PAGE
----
So you want your church to grow. Wonderful.
Here’s a challenging question: why?
Your motivation for wanting your church to grow is important for several reasons.
First, it’s the church. It’s not your church, it’s God’s. And one day you’ll give an account to God for what you did with what he entrusted to you and why you did it.
Second, ultimately, I think people can tell. Eventually, people can tell whether you care about them or whether you’re using them.
Third, it’s an integrity issue. Integrity ultimately determines whether what you build stands, in the same way that a house with structural integrity will stand over the years.
Wanting your church to grow isn’t a bad thing. Passion for the mission means passion for growth. And the purest motive in leadership will be simply that you want people to come to know the love, forgiveness and fullness of life in Jesus Christ.
Yet not everyone wants their church to grow for noble reasons.
How do you know where you stand? Here are five false motives to watch for.
Just because you struggle with them doesn’t mean you’ll succumb to them. But if you recognize them for what they are, you can identify them, confess them and kill them before they ruin a good thing.
Is pride driving your desire to see your church grow? That can be tough to answer accurately.
Pride is like greed; it rarely shows itself in the mirror.
How would you know if pride is driving your desire to grow? Just watch what happens when you grow or don’t grow. As Tim Keller says, if growth has become an idol to you, success will go to your head and failure will go to your heart.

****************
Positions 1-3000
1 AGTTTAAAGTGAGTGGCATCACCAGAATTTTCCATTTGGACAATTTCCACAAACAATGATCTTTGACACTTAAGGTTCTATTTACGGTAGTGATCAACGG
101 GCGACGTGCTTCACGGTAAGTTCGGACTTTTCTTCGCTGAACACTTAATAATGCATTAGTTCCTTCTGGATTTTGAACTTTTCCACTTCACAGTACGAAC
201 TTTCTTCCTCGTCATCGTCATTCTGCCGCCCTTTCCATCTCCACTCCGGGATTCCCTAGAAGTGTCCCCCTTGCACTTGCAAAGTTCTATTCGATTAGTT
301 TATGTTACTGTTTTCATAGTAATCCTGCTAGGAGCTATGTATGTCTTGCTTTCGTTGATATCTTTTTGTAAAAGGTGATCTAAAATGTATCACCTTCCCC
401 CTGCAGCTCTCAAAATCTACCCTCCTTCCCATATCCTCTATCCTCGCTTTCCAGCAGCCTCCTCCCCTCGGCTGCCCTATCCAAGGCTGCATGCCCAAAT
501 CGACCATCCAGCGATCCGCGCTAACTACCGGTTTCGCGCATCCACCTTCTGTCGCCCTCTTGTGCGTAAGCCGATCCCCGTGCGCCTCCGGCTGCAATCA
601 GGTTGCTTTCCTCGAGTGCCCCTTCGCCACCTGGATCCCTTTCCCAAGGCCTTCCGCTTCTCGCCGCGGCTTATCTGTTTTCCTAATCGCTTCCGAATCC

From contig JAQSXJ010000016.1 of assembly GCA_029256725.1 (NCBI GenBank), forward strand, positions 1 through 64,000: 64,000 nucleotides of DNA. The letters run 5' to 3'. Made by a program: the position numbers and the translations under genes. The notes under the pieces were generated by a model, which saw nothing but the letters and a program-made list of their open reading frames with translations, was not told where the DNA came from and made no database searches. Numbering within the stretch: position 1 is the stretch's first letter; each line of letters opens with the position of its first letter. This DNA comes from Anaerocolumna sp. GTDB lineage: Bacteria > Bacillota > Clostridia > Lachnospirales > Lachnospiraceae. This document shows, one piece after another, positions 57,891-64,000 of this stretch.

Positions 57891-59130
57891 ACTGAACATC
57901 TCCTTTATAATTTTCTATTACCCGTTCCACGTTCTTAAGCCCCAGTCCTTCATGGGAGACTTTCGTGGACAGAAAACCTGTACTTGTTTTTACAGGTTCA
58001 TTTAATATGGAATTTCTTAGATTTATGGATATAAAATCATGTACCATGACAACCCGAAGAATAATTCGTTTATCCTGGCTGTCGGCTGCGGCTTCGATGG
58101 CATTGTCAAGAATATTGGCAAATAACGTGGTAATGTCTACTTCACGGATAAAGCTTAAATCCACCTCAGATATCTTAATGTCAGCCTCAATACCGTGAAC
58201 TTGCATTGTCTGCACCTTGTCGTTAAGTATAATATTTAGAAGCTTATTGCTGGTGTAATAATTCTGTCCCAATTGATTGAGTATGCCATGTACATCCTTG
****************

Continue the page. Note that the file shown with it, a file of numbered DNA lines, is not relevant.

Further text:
Proud leaders do great as long as everything is moving up and to the right, but if things turn, they almost can’t stand the outcome because it crushes them.
A humble leader can lead in time of failure, stagnation and success.
Humility separates what you do from who you are. Pride never does.
Some leaders want their church to grow because they need to be the best—to be the brightest, fastest or on top.
There’s a world of difference between wanting to do your best and wanting to be the best.
Competition is an inferior motive for growth not just because it’s linked to pride, but because it diminishes the contribution of all others as ‘inferior.’ Leaders who always want to be first usually take delight in the fact that others are second.
And that stinks. Especially for a Christian.
Competitive leaders feel they have to be the best.
Healthy leaders simply want to do their best. (Sometimes, that even lands them at Number One.)